Details From Thursday's Disappointing Visit With Dr. Alsina
At the end of the article, I promised to cover the pros and cons of inpatient versus outpatient stem cell transplant care today.
But before I use my pre-transplant experiences to highlight the advantages and disadvantages of each protocol, I wanted to share this run-down of transplant options from the University of Minnesota Medical Center's Website, featuring Mukta Arora, M.D. and Brian McClune, M.D. the principal investigators for BMT multiple myeloma trials at the University of Minnesota:
BMT Focus: Multiple Myeloma
At the Blood and Marrow Transplant (BMT) Program, our goal is to help you provide the best care possible for your patients with hematologic malignancies, marrow failure syndromes and metabolic disorders.
In this issue of BMT Focus, we will highlight our comprehensive approach, current research and treatment options for multiple myeloma and discuss autologous and allogeneic transplant trials open at the University of Minnesota Medical Center, Fairview.
The Blood and Marrow Transplant Program at University of Minnesota Medical Center, Fairview, has been at the forefront of BMT research and innovation for over 40 years. We provide expert care for patients with multiple myeloma and offer treatment for patients in all phases of myeloma including those with high risk and advanced disease. We provide both autologous and allogeneic transplant, and have extensive experience with choices and application of different stem cell sources. We have also developed conditioning regimen of different intensities that can be tailored to the patient’s disease risk and tolerance for therapy. This allows us to provide many different treatment options for patients with multiple myeloma.
Using autologous transplant, we can provide durable remission for many patients with standard risk multiple myeloma. Our University of Minnesota Physicians BMT specialists have almost 30 years of experience with autologous transplantation and supportive care regimens designed to limit the risks and morbidity of the therapy. Our current autologous transplant research for multiple myeloma aims to increase the duration of remission through the use of both consolidation and maintenance following the autograft.
Allogeneic transplant offers the hope of prolonged remission or complete cure for high risk multiple myeloma patients who are not likely to have a prolonged response to conventional chemotherapy or to autologous transplantation. Our BMT Program offers allogeneic transplantation for multiple myeloma patients utilizing either related, unrelated donor, or umbilical cord blood stem cells. We also offer both myeloablative and reduced intensity conditioning regimens to adapt the toxicities for older or less fit patients. If allografting is the best option, we can identify an allogeneic transplant donor and management strategy for nearly every eligible multiple myeloma patient.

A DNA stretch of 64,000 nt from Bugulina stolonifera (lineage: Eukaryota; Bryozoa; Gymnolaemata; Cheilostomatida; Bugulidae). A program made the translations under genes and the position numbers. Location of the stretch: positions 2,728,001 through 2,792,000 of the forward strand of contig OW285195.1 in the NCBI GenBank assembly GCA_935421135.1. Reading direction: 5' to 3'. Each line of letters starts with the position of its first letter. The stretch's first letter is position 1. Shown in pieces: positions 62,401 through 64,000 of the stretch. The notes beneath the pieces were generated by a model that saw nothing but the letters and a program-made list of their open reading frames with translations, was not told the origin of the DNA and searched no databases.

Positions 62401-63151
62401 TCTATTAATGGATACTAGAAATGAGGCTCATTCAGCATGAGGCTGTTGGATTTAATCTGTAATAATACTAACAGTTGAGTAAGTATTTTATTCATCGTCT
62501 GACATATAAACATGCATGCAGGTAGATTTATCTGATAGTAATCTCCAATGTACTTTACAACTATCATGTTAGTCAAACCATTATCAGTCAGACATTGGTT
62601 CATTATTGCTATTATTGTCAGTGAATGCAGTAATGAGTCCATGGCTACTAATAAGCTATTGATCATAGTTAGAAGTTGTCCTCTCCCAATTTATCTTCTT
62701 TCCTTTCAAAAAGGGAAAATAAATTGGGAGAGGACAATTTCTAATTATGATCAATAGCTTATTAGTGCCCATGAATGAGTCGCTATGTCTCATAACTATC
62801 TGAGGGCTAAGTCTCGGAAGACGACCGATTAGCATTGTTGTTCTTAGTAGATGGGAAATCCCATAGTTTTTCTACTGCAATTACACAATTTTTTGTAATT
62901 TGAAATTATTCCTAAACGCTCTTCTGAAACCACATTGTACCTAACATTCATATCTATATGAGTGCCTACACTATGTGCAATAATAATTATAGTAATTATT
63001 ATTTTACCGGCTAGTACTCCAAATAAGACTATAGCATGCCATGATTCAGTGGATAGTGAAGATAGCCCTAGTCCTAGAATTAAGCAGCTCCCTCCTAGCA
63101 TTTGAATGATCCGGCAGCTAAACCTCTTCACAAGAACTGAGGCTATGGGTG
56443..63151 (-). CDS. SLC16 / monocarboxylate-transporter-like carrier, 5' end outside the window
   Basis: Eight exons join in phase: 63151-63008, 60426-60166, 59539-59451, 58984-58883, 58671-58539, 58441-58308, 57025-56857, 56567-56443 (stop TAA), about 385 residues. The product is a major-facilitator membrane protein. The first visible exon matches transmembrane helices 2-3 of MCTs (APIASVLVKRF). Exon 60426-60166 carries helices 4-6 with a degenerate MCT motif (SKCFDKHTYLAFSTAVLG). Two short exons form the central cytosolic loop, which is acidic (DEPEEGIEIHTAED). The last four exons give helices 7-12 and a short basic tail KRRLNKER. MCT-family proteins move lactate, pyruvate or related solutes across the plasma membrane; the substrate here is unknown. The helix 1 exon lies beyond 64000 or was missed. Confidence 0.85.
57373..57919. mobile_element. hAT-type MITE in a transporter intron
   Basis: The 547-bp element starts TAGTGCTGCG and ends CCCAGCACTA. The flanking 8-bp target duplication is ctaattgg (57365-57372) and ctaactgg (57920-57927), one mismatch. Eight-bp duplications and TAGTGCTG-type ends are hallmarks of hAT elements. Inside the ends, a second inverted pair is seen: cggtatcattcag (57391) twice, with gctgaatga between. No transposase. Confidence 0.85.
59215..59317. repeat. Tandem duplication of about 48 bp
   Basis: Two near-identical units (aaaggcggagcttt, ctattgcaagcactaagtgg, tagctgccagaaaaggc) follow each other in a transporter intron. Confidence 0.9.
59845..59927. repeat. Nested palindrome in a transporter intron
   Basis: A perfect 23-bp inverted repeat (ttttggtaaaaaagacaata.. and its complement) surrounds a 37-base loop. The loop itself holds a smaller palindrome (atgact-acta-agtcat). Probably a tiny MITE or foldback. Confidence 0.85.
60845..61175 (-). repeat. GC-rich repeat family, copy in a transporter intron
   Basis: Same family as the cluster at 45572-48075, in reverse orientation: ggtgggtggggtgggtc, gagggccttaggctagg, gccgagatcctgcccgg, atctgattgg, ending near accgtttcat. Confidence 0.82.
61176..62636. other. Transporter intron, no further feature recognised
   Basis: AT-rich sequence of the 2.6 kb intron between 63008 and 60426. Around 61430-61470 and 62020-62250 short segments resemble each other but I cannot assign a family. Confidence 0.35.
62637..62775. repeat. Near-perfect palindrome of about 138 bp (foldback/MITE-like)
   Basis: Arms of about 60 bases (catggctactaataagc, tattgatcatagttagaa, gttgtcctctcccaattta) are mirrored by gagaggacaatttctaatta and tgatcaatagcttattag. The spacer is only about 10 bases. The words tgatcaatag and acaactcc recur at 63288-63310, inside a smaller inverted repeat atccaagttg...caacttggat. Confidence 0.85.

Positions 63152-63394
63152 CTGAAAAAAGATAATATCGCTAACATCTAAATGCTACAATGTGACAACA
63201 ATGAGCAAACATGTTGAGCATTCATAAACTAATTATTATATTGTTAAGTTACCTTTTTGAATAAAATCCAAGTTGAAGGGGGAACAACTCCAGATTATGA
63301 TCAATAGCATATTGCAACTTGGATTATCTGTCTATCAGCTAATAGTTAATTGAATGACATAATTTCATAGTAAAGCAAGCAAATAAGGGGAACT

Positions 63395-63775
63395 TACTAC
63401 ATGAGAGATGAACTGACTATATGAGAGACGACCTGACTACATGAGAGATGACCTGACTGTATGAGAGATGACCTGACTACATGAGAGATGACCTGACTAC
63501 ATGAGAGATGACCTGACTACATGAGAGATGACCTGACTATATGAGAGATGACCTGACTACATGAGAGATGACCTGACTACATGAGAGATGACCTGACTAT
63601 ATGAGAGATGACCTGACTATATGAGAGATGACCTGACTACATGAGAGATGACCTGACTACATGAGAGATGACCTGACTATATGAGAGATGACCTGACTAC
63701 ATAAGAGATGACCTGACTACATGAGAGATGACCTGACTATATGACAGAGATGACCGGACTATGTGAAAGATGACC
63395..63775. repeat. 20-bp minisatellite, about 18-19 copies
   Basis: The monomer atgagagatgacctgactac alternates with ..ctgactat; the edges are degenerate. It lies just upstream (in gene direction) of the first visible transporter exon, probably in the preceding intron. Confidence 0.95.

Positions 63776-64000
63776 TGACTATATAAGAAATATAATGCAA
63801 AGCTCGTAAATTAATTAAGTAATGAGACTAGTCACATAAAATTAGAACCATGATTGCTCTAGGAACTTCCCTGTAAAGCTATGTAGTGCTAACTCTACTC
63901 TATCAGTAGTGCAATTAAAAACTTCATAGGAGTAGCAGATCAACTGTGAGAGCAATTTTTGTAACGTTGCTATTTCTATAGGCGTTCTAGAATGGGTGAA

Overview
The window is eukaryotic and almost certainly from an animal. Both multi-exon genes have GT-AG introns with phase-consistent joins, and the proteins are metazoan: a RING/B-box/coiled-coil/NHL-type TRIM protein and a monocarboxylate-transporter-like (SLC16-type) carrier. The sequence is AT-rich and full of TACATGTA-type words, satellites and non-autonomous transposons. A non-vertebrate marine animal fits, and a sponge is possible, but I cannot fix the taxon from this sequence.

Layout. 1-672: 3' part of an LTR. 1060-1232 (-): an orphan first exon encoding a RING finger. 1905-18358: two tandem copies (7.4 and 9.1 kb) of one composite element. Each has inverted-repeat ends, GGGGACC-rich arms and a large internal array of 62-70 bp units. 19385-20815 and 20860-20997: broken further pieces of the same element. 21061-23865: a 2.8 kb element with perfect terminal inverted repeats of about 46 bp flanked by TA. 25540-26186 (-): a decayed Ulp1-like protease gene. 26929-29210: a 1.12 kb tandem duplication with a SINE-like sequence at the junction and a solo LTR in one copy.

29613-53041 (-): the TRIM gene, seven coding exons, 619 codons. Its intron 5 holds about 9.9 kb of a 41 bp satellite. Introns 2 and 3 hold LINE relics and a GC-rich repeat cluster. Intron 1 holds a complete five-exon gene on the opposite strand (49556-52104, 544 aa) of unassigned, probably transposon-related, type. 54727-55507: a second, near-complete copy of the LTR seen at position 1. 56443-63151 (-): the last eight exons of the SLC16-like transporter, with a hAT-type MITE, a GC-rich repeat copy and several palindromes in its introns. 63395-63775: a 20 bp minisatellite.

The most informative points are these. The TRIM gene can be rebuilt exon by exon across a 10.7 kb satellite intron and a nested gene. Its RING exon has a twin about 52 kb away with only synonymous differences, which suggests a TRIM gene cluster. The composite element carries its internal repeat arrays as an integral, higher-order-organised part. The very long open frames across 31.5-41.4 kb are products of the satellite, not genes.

Clinical Research and National Trials
A cornerstone of our BMT program is participation in clinical research and national trials to answer important research questions and improve therapies for current and future patients. Current studies include an NIH-sponsored trial testing either consolidation, a second (tandem) autograft, or maintenance therapy alone to extend remissions after autotransplantation. Another multicenter study is testing the safety and effectiveness of lenalidomide maintenance therapy following allogeneic transplant for high risk multiple myeloma patients.
We offer protocol summaries on our Web site for referring providers as well as patient-friendly versions of our open multiple myeloma transplant trials.
Note how the University of Minnesota uses the broad term "bone marrow transplant" (BMT), which encompasses a number of similar procedures. Instead of BMT, I more specifically use "stem cell transplant" (SCT). Other institutions and researchers are even more specific, using "autologous stem cell transplant (ASCT).
Since the vast majority of multiple myeloma transplant patients undergo autologous stem cell transplants (ASCTs), my less specific use of SCT is a common one. These days, BMT and SCT are used interchangeably. So unless you see a transplant referred to specifically as an allogenic, or donor stem cell transplant (allo SCT), it is safe to assume the author or patient is referencing an autologous SCT, where a patient's own stem cells are used. Make sense? You can refer back to the link above to review.
To my more experienced readers, let me pause and thank you for your patience as I spell-out and describe things which have become a regular part of your lives. Please remember how many newly diagnosed patients and caregivers read our site.
And newer readers, please note the blue link, Helpful Information for Newly Diagnosed Patients, located directly under the banner at the top of my homepage. This is a must read for any recently diagnosed patient or caregiver.
Monday I will get back to a topic which should interest both newly diagnosed and veteran multiple myeloma survivors: Advantages and disadvantages of being an inpatient or outpatient during and after undergoing a SCT.
Feel good and keep smiling! Pat